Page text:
In the late 1980s, protests pushed for democracy and Slovenian independence from Yugoslavia. By 1989 the Slovenian government introduced parliamentary democracy through constitutional amendments. The nation changed its name to the Republic of Slovenia but didn’t become fully independent until 1991, precipitating the 10 Day War between the Slovenian Territorial Defense and the Yugoslav People’s Army. At that time the YPA was undermined and fractured, transitioning into a puppet institution so that Serbian ultra-nationalist Slobodan Milošević could gain control over the Yugoslav military. Slovenia has since become a full member of the European Union and OECD, a neoliberal, international trade organization.

Current Migrant Crisis

In 2015 and 2016, Europe experienced what has been dubbed “the migrant crisis.” Fueled partially by the ongoing war in Syria, along with generations of conflict in Iraq, Afghanistan and North Africa, these migrants, refugees and asylum-seekers undertook extremely dangerous crossings over land and sea to arrive in Turkey and Europe. According to the European Union’s border force, the main pathways of migration were through Turkey and Macedonia to Greece, and into the Balkans, the route that CWB – USA traveled in 2017 and 2018. It’s important to note that in 2015, while Germany experienced the highest rate of asylum applications, Hungary was in fact the most impacted, proportionally. Hungary received 1,800 asylum applications per 100,000 local residents. Slovenia and Croatia, two countries currently building a border fence to suppress the “wave” of asylum seekers, received 13 and five applications per 100,000 local residents, respectively.

In March, 2016, Slovenia tightened its border restrictions, and other European countries swiftly followed suit. Slovenia claimed that only refugees with “clear humanitarian needs” would be allowed to enter the country—in other words, economic migrants would be denied entry. Macedonia, emulating Slovenia, prevented migrants from exiting Greece, creating a bottleneck along the border and stranding thousands in makeshift camps. Rather than working together to find a way to safely house and support people fleeing war and destruction, European nations instead tried to one-up each other and keep people out. In 2017, the European Court of Justice ruled that Slovenia and Austria could, in fact, legally deport asylum-seekers back to their country of arrival (in this case, Croatia) as both nations did in 2015–2016. This ruling has created a huge problem for Italy, the country of arrival for thousands of migrants.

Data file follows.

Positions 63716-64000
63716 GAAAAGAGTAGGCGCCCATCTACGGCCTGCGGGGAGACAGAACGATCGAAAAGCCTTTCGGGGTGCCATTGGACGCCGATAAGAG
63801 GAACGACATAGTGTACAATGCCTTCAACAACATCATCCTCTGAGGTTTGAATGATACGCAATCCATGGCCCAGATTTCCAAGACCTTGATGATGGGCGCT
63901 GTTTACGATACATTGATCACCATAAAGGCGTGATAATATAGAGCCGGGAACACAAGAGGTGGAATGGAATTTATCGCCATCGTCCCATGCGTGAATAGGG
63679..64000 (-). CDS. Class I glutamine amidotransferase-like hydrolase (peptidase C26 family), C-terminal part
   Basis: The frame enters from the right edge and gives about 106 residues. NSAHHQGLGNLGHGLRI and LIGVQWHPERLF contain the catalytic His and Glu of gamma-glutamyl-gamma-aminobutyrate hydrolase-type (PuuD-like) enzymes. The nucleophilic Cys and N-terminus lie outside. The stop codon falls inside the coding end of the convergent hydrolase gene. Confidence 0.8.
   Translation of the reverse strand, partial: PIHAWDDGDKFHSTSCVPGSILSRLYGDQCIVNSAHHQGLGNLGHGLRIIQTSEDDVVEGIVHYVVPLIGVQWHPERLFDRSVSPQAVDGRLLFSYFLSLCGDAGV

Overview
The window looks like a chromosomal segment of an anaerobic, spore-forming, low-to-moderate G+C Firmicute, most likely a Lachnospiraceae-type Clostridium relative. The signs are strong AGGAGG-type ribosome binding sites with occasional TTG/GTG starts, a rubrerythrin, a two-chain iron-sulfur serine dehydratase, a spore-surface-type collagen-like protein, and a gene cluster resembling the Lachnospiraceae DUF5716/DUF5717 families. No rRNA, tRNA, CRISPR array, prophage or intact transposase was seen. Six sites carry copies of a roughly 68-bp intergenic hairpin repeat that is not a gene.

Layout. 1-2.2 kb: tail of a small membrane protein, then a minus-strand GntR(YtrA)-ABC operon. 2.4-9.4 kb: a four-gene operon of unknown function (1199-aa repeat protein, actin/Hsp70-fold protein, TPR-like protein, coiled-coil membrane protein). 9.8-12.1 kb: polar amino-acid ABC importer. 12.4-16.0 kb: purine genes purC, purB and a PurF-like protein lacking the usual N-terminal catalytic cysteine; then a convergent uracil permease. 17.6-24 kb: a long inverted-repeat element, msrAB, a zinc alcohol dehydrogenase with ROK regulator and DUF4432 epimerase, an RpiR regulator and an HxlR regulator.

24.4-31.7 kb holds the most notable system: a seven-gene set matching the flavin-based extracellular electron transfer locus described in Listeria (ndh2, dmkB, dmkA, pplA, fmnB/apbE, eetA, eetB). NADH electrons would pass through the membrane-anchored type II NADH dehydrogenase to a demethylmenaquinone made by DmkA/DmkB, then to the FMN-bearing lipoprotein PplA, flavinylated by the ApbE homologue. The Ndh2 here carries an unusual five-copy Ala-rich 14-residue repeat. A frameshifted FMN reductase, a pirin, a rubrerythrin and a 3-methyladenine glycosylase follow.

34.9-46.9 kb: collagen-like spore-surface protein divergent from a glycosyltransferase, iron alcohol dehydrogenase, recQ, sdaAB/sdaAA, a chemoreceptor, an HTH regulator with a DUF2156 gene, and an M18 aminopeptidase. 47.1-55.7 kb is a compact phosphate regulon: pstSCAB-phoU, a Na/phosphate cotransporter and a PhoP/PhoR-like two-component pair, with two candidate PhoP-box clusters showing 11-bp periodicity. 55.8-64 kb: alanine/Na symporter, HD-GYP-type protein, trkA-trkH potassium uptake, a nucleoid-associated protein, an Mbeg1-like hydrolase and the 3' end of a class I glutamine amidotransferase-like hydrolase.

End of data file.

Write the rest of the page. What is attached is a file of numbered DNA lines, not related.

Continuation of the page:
Ultimately, Turkey and the EU struck a deal resulting in third-party resettlement of refugees, mostly Syrians, essentially forcing people fleeing the dissolution of their own nation to stay in Turkey, an increasingly unstable country. Now, the UNHCR estimates that between 40,000–50,000 people are stuck along the Balkan Route, with Spain seeing a 114% increase in migrants attempting the far more perilous Mediterranean crossing between 2016–2017.

 

 

 

 

 

 

 

 

 

 

 

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Year Started:
2017